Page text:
N.Korea 'Runs Naval Suicide Squads'

      March 30, 2010 11:32

      Former North Korean soldiers who defected to South Korea on Monday claimed "underwater suicide squads" may have been responsible for the mysterious sinking of a South Korean naval vessel on Friday.

      They are similar to the underwater demolition teams operated by the South Korean Navy, the defectors claimed. Recruited from the cream among North Korea's naval commandos, members of the teams are treated well but undergo brutal training.

      According to one high-ranking North Korean defector, the North formed suicide attack squads in each branch of the military after the country's leader Kim Jong-il said during the U.S.-led invasion of Iraq in 2003 that no military in the world can defeat an army that can carry out suicide bombings.

      The suicide attack squads are known as the "invincibles" in the Air Force, "bombs" in the Army and "human torpedoes" in the Navy. North Korea is said to place special emphasis on the naval squads. It operates a brigade of suicide attack squads in its East Sea and West Sea fleets and they are considered key to overcoming North Korea's inferior conventional military power.

      One former North Korean sailor who defected to South Korea said the suicide squads have many semi-submersible vessels that can carry two bombers and either two torpedoes or two floating mines. In areas like the West Sea where the underwater current is fast, the suicide bombers train with mines rather than torpedoes.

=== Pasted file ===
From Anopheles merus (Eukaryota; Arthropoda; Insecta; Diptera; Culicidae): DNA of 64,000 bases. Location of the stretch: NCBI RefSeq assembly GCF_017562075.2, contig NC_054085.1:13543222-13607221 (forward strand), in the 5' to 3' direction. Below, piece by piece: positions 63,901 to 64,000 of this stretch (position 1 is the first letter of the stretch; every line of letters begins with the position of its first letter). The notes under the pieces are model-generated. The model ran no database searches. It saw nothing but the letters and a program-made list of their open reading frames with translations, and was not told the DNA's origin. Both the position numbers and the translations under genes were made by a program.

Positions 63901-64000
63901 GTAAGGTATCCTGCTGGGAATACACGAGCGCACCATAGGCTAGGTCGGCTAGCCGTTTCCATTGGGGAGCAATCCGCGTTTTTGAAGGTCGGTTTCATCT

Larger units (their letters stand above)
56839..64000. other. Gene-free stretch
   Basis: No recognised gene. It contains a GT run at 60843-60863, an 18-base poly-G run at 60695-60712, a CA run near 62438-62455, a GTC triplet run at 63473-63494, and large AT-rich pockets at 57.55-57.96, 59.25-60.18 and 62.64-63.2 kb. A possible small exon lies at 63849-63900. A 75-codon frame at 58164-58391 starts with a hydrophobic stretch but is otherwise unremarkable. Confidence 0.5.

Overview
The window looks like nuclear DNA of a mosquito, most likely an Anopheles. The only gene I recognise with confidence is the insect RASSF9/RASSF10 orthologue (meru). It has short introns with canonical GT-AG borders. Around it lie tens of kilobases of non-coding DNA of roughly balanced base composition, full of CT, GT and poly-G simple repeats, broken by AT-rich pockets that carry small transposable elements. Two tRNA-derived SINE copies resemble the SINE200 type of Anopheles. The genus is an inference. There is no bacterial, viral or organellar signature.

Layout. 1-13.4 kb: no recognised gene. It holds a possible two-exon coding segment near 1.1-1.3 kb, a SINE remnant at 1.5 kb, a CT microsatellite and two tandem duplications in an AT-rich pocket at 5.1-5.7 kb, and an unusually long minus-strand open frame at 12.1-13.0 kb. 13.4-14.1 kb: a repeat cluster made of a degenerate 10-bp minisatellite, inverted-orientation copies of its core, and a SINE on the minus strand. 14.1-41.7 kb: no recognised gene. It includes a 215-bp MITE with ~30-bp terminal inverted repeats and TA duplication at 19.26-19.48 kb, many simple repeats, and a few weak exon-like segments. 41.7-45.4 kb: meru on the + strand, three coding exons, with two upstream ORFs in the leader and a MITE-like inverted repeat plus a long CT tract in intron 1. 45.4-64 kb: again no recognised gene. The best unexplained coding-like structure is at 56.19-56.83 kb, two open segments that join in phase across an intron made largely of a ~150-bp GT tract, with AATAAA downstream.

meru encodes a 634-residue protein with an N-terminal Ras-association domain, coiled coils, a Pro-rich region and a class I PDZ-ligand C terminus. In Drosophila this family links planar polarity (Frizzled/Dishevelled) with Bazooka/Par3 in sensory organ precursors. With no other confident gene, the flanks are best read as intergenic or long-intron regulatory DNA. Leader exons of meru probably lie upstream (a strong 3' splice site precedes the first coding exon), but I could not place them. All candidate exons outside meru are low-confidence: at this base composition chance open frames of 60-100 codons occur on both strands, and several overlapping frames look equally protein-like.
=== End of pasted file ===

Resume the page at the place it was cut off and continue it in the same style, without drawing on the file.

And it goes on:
One defector who served in North Korea's intelligence service, said, "Following the first naval battle in 1999, North Korea realized that it cannot defeat the South Korean Navy by conventional means and began studying unconventional methods." The best method is said to be the use of "acoustic mines" carried by small, semi-submersibles that travel at speeds of less than 2 km/h. The craft could be detected by South Korean sonar if they travel any faster. If the underwater squads returned after placing the mines on the hull of a ship, it would be very difficult to find evidence of the attack.

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